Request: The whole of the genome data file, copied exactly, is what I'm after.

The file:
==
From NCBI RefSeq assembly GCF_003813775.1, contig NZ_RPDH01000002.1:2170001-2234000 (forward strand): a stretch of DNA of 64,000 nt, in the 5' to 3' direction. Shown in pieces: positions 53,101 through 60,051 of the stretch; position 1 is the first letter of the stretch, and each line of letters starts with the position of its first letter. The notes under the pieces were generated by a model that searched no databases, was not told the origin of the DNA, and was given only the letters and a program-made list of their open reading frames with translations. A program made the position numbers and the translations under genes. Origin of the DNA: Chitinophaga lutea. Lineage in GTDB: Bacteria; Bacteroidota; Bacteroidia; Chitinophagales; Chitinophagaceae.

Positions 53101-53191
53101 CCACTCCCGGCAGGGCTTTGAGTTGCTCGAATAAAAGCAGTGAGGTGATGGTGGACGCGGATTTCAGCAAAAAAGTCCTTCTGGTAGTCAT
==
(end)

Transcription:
From NCBI RefSeq assembly GCF_003813775.1, contig NZ_RPDH01000002.1:2170001-2234000 (forward strand): a stretch of DNA of 64,000 nt, in the 5' to 3' direction. Shown in pieces: positions 53,101 through 60,051 of the stretch; position 1 is the first letter of the stretch, and each line of letters starts with the position of its first letter. The notes under the pieces were generated by a model that searched no databases, was not told the origin of the DNA, and was given only the letters and a program-made list of their open reading frames with translations. A program made the position numbers and the translations under genes. Origin of the DNA: Chitinophaga lutea. Lineage in GTDB: Bacteria; Bacteroidota; Bacteroidia; Chitinophagales; Chitinophagaceae.

Positions 53101-53191
53101 CCACTCCCGGCAGGGCTTTGAGTTGCTCGAATAAAAGCAGTGAGGTGATGGTGGACGCGGATTTCAGCAAAAAAGTCCTTCTGGTAGTCAT